—To evaluate the risk and associated cofactors for hepatitis B infection in inner-city pregnant women not registered for prenatal care.
—Fifteen-month survey of 208 patients not registered for prenatal care, compared with 1555 women registered for prenatal care during the same period.
—An urban university hospital prenatal clinic and labor unit.
—Unregistered patients had a significantly higher rate of hepatitis B surface antigen positivity than patients who had registered with the clinic (6.7% vs 0.8%; P<.0001). Unregistered patients with positive results of urine drug screening (46%) had a relative risk for seropositivity of 29.2%, compared with registered patients who did not have histories of illicit drug use (95% confidence interval, 25.9% to 32.4%), while registered patients with past histories of drug use had a relative risk of 6.7%, compared with the reference group that did not have histories of drug use (95% confidence interval, 1.8% to 24.0%).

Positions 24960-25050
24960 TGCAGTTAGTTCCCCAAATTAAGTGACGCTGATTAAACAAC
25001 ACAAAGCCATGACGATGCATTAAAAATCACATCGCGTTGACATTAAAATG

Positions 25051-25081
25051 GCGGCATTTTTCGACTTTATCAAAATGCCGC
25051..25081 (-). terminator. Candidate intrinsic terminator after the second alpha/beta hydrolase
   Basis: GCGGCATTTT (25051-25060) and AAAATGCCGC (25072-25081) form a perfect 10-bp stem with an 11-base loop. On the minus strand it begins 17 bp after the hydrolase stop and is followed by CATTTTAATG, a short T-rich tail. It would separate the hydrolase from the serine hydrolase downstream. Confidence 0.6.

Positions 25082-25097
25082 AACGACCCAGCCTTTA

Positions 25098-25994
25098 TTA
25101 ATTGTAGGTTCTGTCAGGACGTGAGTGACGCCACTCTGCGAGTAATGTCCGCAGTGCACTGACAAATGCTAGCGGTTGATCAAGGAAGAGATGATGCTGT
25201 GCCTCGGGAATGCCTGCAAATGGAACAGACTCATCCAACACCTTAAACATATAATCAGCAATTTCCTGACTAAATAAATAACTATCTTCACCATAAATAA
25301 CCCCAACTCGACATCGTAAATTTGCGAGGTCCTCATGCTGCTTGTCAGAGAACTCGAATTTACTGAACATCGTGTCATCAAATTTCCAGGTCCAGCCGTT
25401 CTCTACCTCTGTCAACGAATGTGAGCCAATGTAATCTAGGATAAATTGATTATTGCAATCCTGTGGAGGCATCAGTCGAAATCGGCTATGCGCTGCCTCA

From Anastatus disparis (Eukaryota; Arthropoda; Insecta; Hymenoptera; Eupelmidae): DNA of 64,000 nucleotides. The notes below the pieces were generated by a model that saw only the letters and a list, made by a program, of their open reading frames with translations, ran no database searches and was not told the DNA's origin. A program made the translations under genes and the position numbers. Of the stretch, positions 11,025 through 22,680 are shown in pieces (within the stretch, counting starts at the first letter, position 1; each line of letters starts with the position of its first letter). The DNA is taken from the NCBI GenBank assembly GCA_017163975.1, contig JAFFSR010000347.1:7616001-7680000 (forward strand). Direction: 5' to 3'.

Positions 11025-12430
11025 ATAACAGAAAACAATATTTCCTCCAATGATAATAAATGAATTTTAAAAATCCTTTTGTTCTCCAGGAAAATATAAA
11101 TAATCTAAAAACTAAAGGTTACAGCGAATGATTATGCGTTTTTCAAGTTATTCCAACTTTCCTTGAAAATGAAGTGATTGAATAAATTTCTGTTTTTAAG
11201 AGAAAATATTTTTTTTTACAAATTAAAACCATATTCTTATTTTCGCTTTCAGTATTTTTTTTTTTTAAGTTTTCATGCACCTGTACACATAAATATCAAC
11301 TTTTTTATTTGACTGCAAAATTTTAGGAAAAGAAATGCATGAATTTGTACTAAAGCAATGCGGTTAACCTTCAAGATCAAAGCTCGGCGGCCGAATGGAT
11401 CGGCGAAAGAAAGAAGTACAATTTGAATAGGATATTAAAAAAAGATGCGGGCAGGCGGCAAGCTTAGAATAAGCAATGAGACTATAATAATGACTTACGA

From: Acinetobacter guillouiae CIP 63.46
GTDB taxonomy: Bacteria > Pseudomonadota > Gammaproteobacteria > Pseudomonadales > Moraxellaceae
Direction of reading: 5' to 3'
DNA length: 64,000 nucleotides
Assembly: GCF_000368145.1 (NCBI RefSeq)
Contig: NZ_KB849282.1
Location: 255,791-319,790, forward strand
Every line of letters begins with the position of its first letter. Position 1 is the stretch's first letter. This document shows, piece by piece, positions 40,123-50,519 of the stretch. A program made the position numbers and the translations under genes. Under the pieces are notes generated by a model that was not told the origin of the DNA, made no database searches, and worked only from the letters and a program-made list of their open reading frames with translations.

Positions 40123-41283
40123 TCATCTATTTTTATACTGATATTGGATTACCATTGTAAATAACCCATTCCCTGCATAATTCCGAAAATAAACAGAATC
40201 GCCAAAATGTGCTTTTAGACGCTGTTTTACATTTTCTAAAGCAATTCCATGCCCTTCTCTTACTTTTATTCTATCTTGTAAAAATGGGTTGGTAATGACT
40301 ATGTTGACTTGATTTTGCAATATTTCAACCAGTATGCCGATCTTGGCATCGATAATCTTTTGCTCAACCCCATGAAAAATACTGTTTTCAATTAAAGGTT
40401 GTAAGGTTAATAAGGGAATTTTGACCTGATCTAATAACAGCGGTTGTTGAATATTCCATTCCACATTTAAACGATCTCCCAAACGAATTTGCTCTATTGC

—Among inner-city pregnant women not registered for prenatal care, a positive result of urine drug screening is a rapidly available marker for increased risk of hepatitis B surface antigen positivity. Infants born to unregistered women with positive results of urine drug screening before maternal hepatitis B surface antigen results are available may warrant empiric initiation of hepatitis B virus—specific prophylaxis.(JAMA. 1991;266:2852-2855)
Silverman NS, Darby MJ, Ronkin SL, Wapner RJ. Hepatitis B Prevalence in an Unregistered Prenatal PopulationImplications for Neonatal Therapy. JAMA. 1991;266(20):2852-2855. doi:10.1001/jama.1991.03470200064036